Using general capital project funds of $118,820, the city council of Sausalito, California, has authorized the department of public works to begin planning and implementing the city’s first major LED streetlight installation. City officials determined that using capital funds would help the city realize immediate savings from energy use reduction. According to the department of public works, the city will replace approximately 276 existing high pressure sodium (HPS) and mercury vapor streetlights with LED streetlight fixtures manufactured by Leotek Electronics of Milpitas, California. In addition to the HPS and mercury vapor streetlights, the city also owns about 190 incandescent streetlights which are also targeted for future replacement.
“We are modeling our project on the one recently completed in Novato, California. The city will ‘piggyback’ on the existing Novato contract with Republic ITS for the purchase and installation of the LED streetlight fixtures,” said Jonathan Goldman, public works director for the city of Sausalito. The Sausalito city charter allows for a provision of cooperative purchasing which permits the city to purchase and install a commodity through a sole source contract. The cooperative purchase of LED streetlights was reviewed by both legal counsel and the city council and determined to be the best and most efficient use of the capital funds. In addition to the project fund, a small contingency fund was allocated for unexpected repairs and replacements which are discovered during the project installation phase.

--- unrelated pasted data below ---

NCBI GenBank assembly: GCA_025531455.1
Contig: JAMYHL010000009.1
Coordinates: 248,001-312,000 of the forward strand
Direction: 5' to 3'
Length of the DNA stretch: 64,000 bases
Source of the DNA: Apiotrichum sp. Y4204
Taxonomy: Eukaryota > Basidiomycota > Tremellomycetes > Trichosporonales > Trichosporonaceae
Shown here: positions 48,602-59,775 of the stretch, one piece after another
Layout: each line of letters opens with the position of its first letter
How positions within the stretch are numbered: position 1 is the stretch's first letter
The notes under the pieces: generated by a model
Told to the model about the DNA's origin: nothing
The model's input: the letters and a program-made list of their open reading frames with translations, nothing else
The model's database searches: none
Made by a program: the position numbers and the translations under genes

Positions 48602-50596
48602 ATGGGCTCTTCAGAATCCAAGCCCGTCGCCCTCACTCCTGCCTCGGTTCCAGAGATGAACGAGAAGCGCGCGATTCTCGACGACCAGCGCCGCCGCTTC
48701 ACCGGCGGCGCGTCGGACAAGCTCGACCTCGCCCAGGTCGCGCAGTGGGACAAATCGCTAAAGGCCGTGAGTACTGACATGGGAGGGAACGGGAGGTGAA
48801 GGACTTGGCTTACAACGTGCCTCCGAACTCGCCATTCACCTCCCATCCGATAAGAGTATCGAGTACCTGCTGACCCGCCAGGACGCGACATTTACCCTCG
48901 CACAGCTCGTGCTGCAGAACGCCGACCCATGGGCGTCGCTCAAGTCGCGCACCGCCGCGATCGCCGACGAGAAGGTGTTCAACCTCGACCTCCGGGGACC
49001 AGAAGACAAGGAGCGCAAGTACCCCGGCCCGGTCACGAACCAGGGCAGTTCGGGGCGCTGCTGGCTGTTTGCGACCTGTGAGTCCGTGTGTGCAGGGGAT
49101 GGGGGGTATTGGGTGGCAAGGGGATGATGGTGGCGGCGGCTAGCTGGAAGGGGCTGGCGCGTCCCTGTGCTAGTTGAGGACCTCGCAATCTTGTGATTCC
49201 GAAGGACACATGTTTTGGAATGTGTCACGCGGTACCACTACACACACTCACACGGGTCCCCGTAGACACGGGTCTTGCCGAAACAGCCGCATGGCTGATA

Although this project will be the city’s first larger scale installation, several LED fixtures have already been installed and evaluated by the city’s public works department. These fixtures were installed when existing HPS or mercury vapor fixtures failed or were damaged. Calculations show that the 276 new LED streetlights will save the city about $14,000 annually in energy costs alone. Additional savings may also be realized from reduced maintenance requirements. Greenhouse gas emissions are expected to be reduced by about 71,410 pounds per year. The city plans to begin the project in approximately two months.